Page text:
John Corbett plugs in for new Denis Leary FX series
Credibility is one of those crucial elements viewers look for, particularly when it comes to television shows about the music industry. It’s something FX’s Sex&Drugs&Rock&Roll has in spades. The half hour comedy series created by and starring Denis Leary is built around a fictional New York City-based band called the Heathens that was set to blow up in the early 1990s before breaking up on the night of their debut album’s release.
The show fast-forwards to the present-day, where Leary’s lead singer Johnny Rock has a last shot at reuniting the band and grabbing the brass ring—albeit, after his estranged daughter Gigi (Elizabeth Gillies) shows up with $200,000 and a yearning for fame contingent on moving her father to the background while bankrolling and fronting her pop’s old band. John Corbett (Sex and the City; Northern Exposure) plays guitarist Flash, the Richards to Leary’s Jagger, who has to be lured back into the fray despite still being resentful that his former lead singer committed adultery with his wife.
As a musician who got his first guitar when he was seven and has recorded a pair of country-rock albums, Corbett welcomed the chance to be part of this project—particularly after seeing a proposed NCIS spinoff he was set to star in go south after CBS execs pulled the plug on it.
“This spinoff I’d done for NCIS was called Red, and [CBS] spent a ton of money on these two embedded episodes in NCIS: Los Angeles where they introduced our two characters. For one reason or another, it didn’t get picked up at the CBS upfronts,” he recalled. “I was kind of devastated, but literally three weeks later the call came that Leary had met me a couple of times and knew I was a musician and thought I’d be great as this character Flash. I asked what the title was and they said Sex&Drugs&Rock&Roll, and I liked the title right off the bat. I couldn’t wait to get it, and by the time I read the first two pages of this 35-page script, I knew I was in.”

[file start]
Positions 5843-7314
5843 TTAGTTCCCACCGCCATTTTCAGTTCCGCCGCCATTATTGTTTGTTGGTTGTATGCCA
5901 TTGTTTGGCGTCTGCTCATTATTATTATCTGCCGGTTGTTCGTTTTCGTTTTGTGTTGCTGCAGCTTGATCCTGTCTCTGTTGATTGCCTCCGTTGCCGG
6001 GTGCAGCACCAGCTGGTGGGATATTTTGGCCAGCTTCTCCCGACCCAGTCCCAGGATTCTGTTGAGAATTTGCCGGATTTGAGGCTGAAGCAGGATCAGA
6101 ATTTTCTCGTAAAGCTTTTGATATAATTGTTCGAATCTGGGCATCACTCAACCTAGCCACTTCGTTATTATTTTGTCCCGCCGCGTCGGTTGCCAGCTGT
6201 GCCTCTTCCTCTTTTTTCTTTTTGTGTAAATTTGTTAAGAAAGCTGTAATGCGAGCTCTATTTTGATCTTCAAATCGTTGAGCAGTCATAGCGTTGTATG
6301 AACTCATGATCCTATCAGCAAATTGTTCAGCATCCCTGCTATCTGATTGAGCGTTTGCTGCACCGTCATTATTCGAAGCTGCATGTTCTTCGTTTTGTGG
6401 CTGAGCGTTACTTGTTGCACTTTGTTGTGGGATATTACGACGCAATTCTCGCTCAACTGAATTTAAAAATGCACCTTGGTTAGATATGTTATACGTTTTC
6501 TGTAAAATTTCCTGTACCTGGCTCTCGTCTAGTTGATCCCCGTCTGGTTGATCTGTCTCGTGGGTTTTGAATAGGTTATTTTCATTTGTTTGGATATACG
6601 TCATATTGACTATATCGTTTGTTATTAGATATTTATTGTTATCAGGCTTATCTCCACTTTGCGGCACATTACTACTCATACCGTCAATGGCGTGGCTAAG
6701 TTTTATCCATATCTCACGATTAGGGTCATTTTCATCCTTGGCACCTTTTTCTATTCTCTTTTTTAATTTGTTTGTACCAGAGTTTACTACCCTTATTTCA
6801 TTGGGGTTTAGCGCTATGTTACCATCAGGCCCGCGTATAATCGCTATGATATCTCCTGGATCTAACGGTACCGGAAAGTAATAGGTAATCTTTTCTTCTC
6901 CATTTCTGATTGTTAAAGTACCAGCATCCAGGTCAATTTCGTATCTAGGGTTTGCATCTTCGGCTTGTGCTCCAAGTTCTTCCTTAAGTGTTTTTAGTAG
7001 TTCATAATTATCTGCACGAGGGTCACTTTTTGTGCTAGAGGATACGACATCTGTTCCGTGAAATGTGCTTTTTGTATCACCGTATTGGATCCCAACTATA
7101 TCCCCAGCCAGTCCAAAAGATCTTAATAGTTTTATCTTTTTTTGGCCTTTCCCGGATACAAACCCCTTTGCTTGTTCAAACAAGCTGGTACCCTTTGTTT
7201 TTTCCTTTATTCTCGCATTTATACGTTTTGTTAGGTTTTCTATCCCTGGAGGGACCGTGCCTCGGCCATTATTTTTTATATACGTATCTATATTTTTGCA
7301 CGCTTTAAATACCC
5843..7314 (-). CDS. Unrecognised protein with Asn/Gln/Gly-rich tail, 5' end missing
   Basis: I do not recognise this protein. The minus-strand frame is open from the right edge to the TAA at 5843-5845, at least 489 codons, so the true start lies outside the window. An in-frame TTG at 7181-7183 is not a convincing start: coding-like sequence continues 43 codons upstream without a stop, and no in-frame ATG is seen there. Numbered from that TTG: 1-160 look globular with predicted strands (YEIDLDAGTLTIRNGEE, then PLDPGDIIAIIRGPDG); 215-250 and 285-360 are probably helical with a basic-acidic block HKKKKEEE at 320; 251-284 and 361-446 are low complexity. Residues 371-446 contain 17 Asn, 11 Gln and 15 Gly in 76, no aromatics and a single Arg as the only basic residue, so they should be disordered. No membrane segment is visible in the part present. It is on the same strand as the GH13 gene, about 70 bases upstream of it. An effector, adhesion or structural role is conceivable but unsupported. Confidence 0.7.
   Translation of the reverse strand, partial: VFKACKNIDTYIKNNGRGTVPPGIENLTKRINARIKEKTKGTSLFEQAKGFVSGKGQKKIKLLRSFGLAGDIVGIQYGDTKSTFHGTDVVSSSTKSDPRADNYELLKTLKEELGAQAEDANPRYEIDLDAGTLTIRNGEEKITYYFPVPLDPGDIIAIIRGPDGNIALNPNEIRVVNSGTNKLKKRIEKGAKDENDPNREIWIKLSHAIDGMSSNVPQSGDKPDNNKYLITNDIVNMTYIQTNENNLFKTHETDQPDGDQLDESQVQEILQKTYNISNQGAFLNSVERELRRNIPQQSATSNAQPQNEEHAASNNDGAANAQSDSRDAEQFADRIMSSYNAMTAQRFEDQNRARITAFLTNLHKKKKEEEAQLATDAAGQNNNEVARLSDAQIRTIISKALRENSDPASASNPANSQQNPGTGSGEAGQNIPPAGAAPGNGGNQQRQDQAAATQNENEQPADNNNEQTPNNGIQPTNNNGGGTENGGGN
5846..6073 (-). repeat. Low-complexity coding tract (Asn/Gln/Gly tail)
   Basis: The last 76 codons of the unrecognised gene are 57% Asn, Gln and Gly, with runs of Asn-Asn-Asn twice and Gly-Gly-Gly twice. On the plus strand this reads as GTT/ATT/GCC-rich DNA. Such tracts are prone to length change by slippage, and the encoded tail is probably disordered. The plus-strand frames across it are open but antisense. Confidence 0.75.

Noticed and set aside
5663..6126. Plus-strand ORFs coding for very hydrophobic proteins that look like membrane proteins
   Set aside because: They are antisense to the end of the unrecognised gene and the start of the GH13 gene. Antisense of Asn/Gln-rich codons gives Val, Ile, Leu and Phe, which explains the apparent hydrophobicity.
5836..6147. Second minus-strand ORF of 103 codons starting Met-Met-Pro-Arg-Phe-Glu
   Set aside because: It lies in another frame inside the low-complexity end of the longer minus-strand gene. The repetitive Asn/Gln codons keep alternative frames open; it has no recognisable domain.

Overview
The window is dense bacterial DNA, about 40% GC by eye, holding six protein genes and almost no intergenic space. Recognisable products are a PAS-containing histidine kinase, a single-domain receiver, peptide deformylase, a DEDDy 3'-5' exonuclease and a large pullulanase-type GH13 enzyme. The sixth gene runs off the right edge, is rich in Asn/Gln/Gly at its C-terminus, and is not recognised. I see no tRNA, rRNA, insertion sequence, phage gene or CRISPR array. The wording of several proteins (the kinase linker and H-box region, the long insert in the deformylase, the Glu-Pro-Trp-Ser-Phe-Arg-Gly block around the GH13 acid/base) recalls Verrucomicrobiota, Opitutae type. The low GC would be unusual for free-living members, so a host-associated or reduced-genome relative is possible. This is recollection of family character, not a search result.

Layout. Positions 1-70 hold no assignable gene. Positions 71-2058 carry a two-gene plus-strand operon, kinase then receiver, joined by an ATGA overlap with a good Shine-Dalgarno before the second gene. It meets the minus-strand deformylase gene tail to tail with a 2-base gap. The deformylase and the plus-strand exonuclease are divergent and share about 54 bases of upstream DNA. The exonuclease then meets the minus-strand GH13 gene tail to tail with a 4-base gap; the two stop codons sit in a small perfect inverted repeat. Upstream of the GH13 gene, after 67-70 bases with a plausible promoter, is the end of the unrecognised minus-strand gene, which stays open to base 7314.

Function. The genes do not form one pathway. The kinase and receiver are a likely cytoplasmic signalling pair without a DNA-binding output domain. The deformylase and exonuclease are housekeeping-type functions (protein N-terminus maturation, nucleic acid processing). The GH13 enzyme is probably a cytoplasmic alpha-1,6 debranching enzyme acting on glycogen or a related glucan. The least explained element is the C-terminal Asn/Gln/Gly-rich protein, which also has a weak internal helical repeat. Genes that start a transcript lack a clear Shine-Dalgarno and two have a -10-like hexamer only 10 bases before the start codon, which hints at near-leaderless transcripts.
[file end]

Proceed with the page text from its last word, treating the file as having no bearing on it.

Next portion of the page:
While Corbett’s current musical project is in the country-rock vein, his musical roots went from being a huge fan of the likes of Wings, Cat Stevens, Styx, Kiss and Aerosmith while growing up in Wheeling, WV to making his way out to southern California right when the Sunset Strip hard rock scene was heating up. Add to that another move to Seattle for Northern Exposure in the early 1990s when grunge started blowing up and the pre-gaming for Corbett’s current role was nil.
“I didn’t do any preparation. Not a thing. I knew it, lived it and was on tour when I got the offer,” he said. “Even playing lead going back to the days when George Lynch was my neighbor and I was a roadie for Dokken. I used to be hanging with George when Warren DeMartini from Ratt would come over to get lessons. I can play air guitar with the best of them.”
Corbett is quick to credit Leary’s deep musical knowledge as being a key to the authenticity that resonates in a show that has a remarkably solid slate of original songs, many of which were co-written by the show’s lead star and creator. While Afghan Whigs founding member Greg Dulli has helped out behind the scenes, Sex&Drugs&Rock&Roll was dealt a major blow with the passing of ex-Del Fuegos guitarist Adam Roth after a nine-week bout with cancer. The longtime Leary friend was instrumental in helping out with the Heathens overall sound and serving as guitar guru for Corbett.
“[Adam] was Denis’ go-to guy/touchstone for creating all the music. He was a hell of a guitar player and was also on the set with us every day,” Corbett explained. “He was my guitar guy, and since I’m not really a lead guitar player, he was there every day. I spent so much time with Adam because in the first season, I had to learn three songs a day so we could shoot it in two days so I could look like I knew what I was doing.”
A lifelong rock and roll fan, Corbett admits that he watched every episode of Vinyl and is very much looking forward to checking out Roadies. But he also is frustrated by how much Sex&Drugs&Rock&Roll is flying under the radar compared to the recently canceled HBO series. He’s quick to acknowledge that this season is make-or-break for his show and that anemic ratings could sink it the way it did to The United States of Tara, another solid series he starred in for Showtime that was axed after three seasons of trying to find an audience.
“Every person who asks me what I’ve been doing, I’ve been saying Sex&Drugs&Rock&Roll and they say they never heard of it and want to know what channel it’s on,” he said. “And then they ask me if I’ve seen Vinyl. Yet so many more people have FX than have a subscription to HBO, and every person I know seems to have seen Vinyl. We’ve got this great show, and now we’ve got a second shot. It’s a big year for us and it’s frustrating, trying to get people to watch when they say there’s nothing good on.”